He came through the surgery spectacularly, returned to work for another eight years, and would survive an even more extensive and risky open heart surgery in 1989.
I remained at home for an extra year before heading off to college because after that crisis, I simply was not ready to leave the nest.
And it was not until after my father had convalesced and resumed work that my mother finally explained why she had been so calm, assured and strong. It was not an act at all. She had been genuinely confident of the future.
The night before his surgery, she had gone into their bedroom and remained awake, as I suspected. But she was not tossing and turning due to worry and fear. In fact, she was not even in their bed.
Rather, she was alongside the bed. On her knees. Immersed in prayer.
Later, she described how she knelt beside the bed and began having a conversation with the God she had known from the time she was baptized at the age of three months in the little white Lutheran church in South Dakota. She simply explained to her higher power that if her husband could be healed, she would be forever grateful. And if he could return to work, that would be wonderful, but if not, she would figure out a way, with his help, to put food on the table and send her daughter to college. Since she was never able to attend college, given that she had the misfortune of graduating from high school in 1934 when this country was mired in the Depression, she could self-identify only one marketable skill. So she told God that she would “take in ironing if [she] had to” in order to “make ends meet.” She also reminded God that they owned their home — yes, the very house in which I write this — “free and clear” so if she needed money for medical expenses, she figured God would help her mortgage it.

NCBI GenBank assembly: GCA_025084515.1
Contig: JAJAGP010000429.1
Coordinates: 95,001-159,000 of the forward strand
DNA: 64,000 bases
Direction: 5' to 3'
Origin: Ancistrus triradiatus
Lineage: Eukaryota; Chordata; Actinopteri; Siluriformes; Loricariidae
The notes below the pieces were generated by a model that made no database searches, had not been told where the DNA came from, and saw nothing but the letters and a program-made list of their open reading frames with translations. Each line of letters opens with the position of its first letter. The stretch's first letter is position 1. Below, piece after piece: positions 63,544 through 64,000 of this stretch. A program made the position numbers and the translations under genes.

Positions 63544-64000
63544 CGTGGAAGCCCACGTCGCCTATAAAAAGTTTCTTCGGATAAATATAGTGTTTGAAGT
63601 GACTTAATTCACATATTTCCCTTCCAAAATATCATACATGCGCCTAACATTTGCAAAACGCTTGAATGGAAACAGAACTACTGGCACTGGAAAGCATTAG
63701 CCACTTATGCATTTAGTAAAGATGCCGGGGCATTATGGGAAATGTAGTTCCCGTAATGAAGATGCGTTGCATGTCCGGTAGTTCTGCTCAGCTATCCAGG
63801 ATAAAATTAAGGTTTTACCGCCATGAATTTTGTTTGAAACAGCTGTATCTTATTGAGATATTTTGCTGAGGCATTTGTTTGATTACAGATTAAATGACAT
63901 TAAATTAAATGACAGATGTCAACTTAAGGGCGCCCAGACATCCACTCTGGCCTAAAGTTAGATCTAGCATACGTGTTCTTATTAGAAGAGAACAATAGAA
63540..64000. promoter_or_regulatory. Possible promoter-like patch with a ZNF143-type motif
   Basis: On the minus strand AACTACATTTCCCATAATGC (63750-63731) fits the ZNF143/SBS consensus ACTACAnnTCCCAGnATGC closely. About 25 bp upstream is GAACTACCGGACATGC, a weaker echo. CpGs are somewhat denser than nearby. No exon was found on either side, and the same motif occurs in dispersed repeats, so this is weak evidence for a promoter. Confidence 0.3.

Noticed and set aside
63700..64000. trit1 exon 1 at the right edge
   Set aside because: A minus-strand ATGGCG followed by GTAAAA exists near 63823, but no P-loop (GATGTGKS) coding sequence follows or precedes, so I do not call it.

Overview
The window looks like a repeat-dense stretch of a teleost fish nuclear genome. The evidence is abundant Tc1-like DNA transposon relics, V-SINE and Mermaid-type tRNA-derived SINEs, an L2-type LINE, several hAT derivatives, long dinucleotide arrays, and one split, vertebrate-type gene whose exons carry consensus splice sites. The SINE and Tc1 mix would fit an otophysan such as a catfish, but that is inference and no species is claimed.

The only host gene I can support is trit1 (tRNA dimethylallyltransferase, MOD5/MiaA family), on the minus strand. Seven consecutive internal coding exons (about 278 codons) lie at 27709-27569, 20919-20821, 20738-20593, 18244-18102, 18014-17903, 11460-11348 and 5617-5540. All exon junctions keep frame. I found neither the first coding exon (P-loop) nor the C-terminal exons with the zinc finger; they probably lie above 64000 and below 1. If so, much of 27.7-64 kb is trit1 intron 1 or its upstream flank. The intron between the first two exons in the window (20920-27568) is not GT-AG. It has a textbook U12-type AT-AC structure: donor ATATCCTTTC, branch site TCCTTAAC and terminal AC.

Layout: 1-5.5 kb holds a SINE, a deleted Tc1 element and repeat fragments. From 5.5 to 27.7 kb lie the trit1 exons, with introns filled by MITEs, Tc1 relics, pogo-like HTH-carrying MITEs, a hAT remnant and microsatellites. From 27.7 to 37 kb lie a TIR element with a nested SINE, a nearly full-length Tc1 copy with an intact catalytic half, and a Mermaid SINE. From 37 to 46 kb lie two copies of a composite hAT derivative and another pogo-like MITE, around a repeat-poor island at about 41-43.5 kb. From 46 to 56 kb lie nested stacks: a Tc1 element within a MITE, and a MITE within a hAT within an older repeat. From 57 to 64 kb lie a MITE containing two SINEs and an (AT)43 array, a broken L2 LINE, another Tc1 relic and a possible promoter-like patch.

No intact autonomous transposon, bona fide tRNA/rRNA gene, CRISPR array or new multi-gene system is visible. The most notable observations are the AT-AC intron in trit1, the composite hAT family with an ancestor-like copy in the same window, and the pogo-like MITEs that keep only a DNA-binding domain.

She said it was then that she felt it. On her shoulder. Firm and reassuring. And real. She described feeling that hand on her shoulder so powerfully that she turned around, expecting to see me standing there, thinking that she had not noticed me come into the room while she was praying. But I was in my own room.
At that moment, she explained, she finally understood “the peace that passes understanding.” She felt calm, peaceful, assured. She knew that my father would be fine, the medical bills paid, and normalcy restored to our daily lives.
That’s why she was able to reassure her daughters, be a rock for us and model not just the ability to be calm and deliberate during a crisis, but, most importantly, faithfulness.
I have known from the moment more than 30 years ago when my mother told us that story that there was an angel in this house on that night. In my parents’ room. It was an angel whose hand she felt on her shoulder. That angel was a messenger sent by the God she knew so well to bring her comfort and the indescribable peace that overcame her that night. And to empower her to be an example to us.
I do have a “collector personality” — I collect and surround myself with representations of angels in various forms in my office (hidden from visitors), car and, especially, here at home. Among my prized possessions are a pair of gold angel earrings that my clients gave me when we won the Superior Court trial in Conservatorship of Wendland.
Angels serve as reminders to me not only of my father’s recovery and my mother’s steadfastness throughout the 16 years he remained with us after that first medical crisis, but also of several personal experiences I have had with angels — and demons — in the ensuing years.
My angel collection tangibly reaffirms that we are never alone. There is a battle waging around us at all times that we cannot see or hear . . . but it is being fought on our behalf by the angels dispatched to watch over and care for us. They bring messages from time to time. They definitely rescue us, even though we may not always know it.
Since taking up the flute a few years ago, the focus of my collecting has been angels playing flutes. Two of my favorites are pictured here.